…probably been thirty years or more since I actually ate beans on toast…but a nice slice of decent toasted brown bread with hot baked beans slathered on top ain’t so bad as I recall…obviously if it’s soggy, poorly-toasted rubbish bread that’s just a mess…& there are much better bean dishes to be had…but it’s easy & we were definitely fed that stuff when I were a kid

      …but…fair enough?

      […I still think the scientists with the issues with geoengineering have valid concerns, though…& it could definitely stand to be warmer…unless you prefer your iguanas frozen, I suppose]

  2. Rip, you are prescient, with that sub-heading today!😆😂🤣


    And WELCOME to all our fellow Americans Texans, North of the New York/Texas border!😉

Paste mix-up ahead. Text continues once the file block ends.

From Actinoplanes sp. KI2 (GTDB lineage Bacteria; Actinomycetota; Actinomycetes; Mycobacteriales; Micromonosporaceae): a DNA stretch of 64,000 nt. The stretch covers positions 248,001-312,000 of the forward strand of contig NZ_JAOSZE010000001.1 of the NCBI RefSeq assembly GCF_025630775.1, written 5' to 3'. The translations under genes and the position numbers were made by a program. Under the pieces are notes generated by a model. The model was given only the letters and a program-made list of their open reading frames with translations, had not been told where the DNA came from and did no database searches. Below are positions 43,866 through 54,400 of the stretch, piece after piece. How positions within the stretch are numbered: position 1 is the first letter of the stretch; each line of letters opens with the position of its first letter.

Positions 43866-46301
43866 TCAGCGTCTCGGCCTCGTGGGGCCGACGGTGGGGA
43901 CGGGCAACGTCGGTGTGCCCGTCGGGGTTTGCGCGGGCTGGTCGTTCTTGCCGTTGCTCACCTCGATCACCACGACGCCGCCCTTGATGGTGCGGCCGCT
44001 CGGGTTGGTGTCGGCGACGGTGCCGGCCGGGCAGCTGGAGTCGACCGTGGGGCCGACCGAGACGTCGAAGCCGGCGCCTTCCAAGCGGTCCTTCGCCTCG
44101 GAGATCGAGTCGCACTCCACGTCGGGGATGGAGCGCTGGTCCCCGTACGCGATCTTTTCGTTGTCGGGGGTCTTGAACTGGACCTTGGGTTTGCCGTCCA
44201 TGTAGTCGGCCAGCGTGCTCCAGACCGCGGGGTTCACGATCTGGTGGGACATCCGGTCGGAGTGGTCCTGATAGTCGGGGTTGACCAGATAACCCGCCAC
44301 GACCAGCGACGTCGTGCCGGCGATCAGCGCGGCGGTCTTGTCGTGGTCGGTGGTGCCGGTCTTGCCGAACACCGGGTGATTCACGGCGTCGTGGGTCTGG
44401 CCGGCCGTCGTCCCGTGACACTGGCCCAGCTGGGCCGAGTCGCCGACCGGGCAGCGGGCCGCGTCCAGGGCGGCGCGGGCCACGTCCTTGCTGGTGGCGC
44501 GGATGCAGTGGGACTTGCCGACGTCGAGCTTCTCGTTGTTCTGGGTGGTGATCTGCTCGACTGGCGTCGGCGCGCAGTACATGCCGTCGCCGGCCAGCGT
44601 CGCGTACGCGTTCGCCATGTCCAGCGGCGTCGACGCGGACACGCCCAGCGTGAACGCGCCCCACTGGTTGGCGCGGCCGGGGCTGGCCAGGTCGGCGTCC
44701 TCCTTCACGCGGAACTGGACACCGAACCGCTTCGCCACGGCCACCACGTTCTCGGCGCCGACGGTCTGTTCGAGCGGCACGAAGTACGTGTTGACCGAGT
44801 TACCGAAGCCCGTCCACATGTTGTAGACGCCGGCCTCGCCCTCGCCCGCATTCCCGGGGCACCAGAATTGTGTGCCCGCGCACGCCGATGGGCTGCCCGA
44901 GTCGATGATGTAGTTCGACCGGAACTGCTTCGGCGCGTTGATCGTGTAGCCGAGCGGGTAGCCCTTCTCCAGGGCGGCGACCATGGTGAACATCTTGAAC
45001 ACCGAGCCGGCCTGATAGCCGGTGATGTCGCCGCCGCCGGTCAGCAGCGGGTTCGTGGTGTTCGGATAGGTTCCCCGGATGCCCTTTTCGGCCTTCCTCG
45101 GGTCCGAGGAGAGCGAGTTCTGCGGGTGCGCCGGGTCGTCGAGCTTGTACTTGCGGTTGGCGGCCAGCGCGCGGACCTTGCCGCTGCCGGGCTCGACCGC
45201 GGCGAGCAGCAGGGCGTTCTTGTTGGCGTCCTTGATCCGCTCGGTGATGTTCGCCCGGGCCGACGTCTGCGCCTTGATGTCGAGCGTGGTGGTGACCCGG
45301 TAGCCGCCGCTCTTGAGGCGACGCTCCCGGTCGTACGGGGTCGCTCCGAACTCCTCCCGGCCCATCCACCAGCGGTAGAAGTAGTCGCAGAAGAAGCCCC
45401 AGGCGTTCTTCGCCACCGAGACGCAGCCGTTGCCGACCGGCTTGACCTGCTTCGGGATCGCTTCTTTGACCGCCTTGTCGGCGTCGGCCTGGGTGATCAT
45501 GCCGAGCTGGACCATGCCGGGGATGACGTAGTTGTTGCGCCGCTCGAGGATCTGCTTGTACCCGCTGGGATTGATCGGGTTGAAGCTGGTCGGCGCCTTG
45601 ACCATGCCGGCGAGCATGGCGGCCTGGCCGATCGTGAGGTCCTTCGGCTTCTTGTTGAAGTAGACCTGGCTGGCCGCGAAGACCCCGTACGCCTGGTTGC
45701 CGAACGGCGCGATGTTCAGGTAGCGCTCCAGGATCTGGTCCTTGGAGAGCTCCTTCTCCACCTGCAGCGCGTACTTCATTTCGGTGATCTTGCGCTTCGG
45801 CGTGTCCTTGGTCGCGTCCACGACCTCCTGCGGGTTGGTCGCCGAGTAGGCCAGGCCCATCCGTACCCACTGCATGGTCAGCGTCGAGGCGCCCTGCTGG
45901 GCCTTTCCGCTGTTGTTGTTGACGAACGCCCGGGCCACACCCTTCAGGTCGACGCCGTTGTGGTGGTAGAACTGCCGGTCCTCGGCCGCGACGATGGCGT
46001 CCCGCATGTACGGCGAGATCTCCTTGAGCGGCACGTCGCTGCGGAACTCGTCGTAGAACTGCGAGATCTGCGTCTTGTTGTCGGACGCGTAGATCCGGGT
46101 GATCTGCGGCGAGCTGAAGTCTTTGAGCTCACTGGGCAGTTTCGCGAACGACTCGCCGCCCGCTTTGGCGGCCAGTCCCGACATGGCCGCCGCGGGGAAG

Evidently the song Empire State of Mind was right, there is nothing NY can’t do…

    Including take over the entirety of the Continental US, and drive Ted Cruz and the rest of his State up into “The Land *Formerly* known as Canada”…


    this map at a coffee shop from CrappyDesign

    Thought y’all might like to giggle about this hot mess, just as much as I’ve been laughing this morning😁💖💞

    The comments are pretty golden!

    • The matchup of the folks talking in the weeds of the comments about Oil Texans migrating North, because Canada has successful cold-weather infrastructure, and Rip’s Pinky & The Brain picture was too perfect not to share that post😉

      That map is just goofy, and hilariously bad!🤣💖

      (I found out about it, from this article, over at Buzzfeed)

      • The tricky thing is prosperity gospel types see Democratic attacks on this “philosophy” as a good thing. It reinforces their sense that they should be hypocrites and out for power.

        A better approach is to drive wedges between the preachers and politicians and the followers, and you have to figure out ways to get them disillusioned and feeling taken advantage of.